Actions speak louder with words

Dec. 3, 2009
Tom Moriarty, P.E., CMRP, contributing editor, believes that in the absence of full disclosure, people assume the worst.

Not long ago, I was at the home opener of the local high school football team. Our guys had a dismal recent history — they’ve won only three games in the past two years. But with a new coach and new attitude, these young men had won their first road game in convincing fashion, so expectations were high.

The rival from the next town over would be a legitimate test, and our team was answering the call. We were ahead by six at the beginning of the fourth quarter and driving for another touchdown from our opponent’s 11-yard line.


Then it happened — a pass play across the middle. A defensive back clearly ran into our receiver before the ball got there. The ball deflected off our receiver’s hands to be caught by another defender. In the mere seconds it took the official to throw his yellow penalty flag, we held our breath. When the dust settled, we were high-fiving each other because we know the penalty would put the ball on our rival’s goal line.

The referees huddled before the head referee picked up the flag and waved it over his head — an action that meant “no penalty.” Worse than that, the other team was awarded an interception that gave them possession of the ball, thus ending our scoring drive. The home town crowd was enraged. I heard “What are you doing?” and “Who’s paying you off, ref?” and other utterances of disbelief for several minutes. The opposing team eventually scored and our guys lost by one point.

We’ve all experienced disappointments like this. When people don’t know what’s going on, they tend to think in negative terms. In the situation that night on the football field, it seemed as though the officiating team was biased. For the record, I’ll state that 99.9% of amateur and professional officials in every sport aren’t biased. But our emotions and the circumstances often make us think the worst.

When game films were scrutinized the next day, it was obvious that a defensive lineman had actually tipped the ball. That meant, by definition, a defensive pass interference penalty couldn’t be called and the officials had made the right call. Most high school football games don’t have big screen instant replay, nor do they have microphones on the officials as is done in major college and professional football. Because of this, the official’s reasoning and decisions weren’t readily available to the fans.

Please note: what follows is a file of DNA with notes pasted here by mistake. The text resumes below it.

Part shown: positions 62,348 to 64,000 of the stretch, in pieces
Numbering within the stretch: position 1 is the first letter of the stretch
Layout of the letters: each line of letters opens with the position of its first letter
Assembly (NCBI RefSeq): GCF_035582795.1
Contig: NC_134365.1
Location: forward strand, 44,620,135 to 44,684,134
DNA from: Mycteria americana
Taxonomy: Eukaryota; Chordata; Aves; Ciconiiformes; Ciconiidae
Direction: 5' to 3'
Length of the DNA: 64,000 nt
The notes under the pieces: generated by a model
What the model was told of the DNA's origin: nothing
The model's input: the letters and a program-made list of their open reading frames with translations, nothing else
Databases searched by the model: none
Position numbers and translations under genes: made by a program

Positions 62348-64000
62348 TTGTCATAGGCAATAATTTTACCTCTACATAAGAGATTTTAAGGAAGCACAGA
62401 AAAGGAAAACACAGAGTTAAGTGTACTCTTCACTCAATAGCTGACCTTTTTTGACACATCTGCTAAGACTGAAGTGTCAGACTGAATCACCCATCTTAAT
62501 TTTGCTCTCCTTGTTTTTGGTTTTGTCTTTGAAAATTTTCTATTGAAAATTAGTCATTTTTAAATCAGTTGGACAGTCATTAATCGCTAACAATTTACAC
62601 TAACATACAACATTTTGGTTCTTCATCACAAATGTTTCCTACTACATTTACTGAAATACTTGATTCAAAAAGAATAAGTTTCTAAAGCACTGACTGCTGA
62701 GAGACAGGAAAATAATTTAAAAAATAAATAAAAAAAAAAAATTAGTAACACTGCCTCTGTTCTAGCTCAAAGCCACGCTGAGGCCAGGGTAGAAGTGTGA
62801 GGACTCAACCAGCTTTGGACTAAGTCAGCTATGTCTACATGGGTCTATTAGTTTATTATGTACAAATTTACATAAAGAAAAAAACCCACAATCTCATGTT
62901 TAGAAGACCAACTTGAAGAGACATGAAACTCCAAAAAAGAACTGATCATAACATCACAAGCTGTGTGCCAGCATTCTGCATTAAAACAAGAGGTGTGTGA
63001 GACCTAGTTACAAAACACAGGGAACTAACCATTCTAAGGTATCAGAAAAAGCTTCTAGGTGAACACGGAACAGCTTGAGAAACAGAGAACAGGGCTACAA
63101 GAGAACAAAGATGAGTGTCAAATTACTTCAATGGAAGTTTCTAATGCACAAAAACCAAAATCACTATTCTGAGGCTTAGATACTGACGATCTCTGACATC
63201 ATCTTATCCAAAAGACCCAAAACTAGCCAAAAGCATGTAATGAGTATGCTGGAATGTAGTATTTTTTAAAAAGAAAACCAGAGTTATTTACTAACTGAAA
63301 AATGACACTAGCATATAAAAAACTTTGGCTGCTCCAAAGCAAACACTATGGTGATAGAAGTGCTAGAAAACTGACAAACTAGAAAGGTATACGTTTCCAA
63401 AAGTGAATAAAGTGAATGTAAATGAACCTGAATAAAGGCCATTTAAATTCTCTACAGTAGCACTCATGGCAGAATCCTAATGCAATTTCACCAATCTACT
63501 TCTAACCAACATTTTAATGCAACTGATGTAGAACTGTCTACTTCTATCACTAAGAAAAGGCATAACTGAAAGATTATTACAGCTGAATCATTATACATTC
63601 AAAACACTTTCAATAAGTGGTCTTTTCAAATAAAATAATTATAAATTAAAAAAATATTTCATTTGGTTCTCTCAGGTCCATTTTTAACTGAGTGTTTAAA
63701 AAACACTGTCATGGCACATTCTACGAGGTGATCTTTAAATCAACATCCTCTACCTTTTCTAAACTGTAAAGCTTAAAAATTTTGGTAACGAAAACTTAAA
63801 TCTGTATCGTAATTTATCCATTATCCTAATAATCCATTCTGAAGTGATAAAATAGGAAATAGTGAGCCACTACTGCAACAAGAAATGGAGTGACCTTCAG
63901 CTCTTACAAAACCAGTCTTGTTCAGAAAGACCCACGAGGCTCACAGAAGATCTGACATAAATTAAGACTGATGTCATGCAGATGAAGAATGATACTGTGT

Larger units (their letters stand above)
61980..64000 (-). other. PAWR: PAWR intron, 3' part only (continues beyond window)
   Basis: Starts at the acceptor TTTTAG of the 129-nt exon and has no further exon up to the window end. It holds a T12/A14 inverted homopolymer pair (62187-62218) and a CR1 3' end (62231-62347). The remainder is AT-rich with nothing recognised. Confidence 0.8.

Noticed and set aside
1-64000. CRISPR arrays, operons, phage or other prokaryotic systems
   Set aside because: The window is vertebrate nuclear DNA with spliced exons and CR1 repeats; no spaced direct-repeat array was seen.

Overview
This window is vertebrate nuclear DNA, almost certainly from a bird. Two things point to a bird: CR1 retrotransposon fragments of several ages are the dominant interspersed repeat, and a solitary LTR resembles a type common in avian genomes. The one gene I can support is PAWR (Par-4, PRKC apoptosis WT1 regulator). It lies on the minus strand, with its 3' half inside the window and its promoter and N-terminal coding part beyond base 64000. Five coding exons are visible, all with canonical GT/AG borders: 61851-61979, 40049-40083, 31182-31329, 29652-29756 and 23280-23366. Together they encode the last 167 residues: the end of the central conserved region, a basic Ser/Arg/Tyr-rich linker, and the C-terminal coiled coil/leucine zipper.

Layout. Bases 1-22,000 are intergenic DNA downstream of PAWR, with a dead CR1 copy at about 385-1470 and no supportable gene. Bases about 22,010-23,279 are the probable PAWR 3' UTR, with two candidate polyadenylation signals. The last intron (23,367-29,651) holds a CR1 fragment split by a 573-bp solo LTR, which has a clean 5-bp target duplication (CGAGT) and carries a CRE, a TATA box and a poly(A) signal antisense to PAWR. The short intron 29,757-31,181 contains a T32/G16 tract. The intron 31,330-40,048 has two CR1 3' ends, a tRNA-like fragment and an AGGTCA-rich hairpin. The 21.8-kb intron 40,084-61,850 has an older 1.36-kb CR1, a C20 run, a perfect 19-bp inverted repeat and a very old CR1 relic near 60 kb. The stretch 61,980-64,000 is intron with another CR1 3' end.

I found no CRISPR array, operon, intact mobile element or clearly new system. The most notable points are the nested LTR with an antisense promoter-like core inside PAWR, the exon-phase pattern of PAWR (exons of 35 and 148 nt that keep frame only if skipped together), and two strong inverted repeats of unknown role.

In the workplace, supervisors and managers often don’t take the time to educate their staffs and team members on the full scope and realities of what they’re up against. In the absence of information and understanding, people tend to believe the worst. It’s human nature. It’s like the fans that are too far away to see what the referee sees.

Some team members are ultimate fans and want to know as much as possible. Others are like spouses of football fans who don’t follow the games, but can appreciate the scope and complexity of the rules. You see, it’s not just about making everyone into wannabe supervisors; it’s about giving them access to the big picture. Transparency and inclusiveness leads to building and sustaining trust.

Decisions don’t always make sense if you don’t know the whole picture. Had there been slo-mo instant replay on the Jumbo-Tron that night on the gridiron, or had the referee simply signaled that the ball had been tipped, it might have avoided a lot of inappropriate thoughts about the officiating team’s integrity (and heritage).

In both good and difficult economic times, it might become the path of least resistance for managers and supervisors to avoid interacting with employees who might ask difficult questions. What tends to happen is that the workforce spends more time thinking about what they don’t know about what’s going on, and less time thinking about doing their jobs in the safest and best way possible. Interact with your team; give them access to the full picture.

Tom Moriarty, P.E., CMRP, is president of Alidade MER Inc. Contact him at [email protected] and (321) 773-3356.

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